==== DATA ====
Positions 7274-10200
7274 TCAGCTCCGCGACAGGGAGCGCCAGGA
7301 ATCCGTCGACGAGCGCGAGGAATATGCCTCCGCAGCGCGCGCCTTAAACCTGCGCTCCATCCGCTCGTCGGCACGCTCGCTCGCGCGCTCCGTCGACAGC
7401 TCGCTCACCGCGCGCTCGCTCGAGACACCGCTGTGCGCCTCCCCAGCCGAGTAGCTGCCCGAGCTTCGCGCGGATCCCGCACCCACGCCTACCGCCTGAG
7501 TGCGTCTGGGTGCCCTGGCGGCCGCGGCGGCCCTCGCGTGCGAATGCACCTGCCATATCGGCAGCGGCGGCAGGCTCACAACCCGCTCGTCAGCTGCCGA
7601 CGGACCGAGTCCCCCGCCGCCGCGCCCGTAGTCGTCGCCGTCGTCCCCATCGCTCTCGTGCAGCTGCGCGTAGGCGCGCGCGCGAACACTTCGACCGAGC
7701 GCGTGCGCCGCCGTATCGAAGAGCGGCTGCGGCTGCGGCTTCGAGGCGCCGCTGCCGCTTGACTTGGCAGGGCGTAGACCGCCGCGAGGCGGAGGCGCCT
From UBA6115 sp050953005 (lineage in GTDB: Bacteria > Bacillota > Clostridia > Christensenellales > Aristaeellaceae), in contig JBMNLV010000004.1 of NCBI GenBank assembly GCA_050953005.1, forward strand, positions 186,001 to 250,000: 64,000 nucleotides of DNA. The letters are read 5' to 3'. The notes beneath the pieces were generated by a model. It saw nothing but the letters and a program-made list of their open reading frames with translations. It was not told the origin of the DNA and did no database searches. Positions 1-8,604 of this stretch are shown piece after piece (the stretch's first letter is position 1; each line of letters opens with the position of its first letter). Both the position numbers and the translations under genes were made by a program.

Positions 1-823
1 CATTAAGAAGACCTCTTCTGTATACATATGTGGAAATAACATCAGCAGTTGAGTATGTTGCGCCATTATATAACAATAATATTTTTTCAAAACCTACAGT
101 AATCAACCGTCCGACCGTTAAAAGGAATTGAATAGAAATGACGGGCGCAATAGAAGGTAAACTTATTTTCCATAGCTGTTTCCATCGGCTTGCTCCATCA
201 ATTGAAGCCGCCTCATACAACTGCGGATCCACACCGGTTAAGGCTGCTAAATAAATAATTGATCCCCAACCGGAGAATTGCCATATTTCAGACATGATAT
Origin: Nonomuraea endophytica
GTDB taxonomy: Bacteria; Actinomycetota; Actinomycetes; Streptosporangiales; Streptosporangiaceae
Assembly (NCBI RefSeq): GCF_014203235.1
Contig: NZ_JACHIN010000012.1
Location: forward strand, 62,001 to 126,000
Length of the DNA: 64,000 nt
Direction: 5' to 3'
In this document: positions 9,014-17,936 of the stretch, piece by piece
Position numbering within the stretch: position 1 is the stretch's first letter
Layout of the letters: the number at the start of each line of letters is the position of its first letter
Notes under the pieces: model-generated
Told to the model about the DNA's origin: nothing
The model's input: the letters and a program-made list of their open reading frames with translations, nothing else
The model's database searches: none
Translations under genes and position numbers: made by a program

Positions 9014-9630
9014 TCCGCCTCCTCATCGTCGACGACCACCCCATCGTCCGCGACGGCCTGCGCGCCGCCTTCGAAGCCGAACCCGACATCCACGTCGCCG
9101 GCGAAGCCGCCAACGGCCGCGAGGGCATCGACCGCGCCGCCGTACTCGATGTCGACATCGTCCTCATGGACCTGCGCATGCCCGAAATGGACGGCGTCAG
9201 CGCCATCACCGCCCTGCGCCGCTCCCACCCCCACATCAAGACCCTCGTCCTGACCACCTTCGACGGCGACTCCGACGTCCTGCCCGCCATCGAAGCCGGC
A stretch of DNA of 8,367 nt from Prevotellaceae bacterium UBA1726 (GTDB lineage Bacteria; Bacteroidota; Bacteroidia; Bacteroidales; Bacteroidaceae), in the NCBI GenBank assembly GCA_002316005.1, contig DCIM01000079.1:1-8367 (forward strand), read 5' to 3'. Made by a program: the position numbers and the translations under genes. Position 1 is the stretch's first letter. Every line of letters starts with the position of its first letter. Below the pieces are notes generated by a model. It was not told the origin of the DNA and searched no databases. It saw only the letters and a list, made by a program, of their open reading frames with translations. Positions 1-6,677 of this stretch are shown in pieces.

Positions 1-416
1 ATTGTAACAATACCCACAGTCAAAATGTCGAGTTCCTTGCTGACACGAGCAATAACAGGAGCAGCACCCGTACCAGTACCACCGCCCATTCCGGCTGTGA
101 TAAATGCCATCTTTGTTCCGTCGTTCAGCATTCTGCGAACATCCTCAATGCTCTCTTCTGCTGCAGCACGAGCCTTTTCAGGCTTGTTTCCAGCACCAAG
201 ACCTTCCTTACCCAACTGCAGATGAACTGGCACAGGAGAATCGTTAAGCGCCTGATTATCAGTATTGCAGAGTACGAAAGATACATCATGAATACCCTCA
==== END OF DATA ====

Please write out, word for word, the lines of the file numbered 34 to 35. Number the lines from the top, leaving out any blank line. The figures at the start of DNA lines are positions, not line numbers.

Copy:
1 ATTGTAACAATACCCACAGTCAAAATGTCGAGTTCCTTGCTGACACGAGCAATAACAGGAGCAGCACCCGTACCAGTACCACCGCCCATTCCGGCTGTGA
101 TAAATGCCATCTTTGTTCCGTCGTTCAGCATTCTGCGAACATCCTCAATGCTCTCTTCTGCTGCAGCACGAGCCTTTTCAGGCTTGTTTCCAGCACCAAG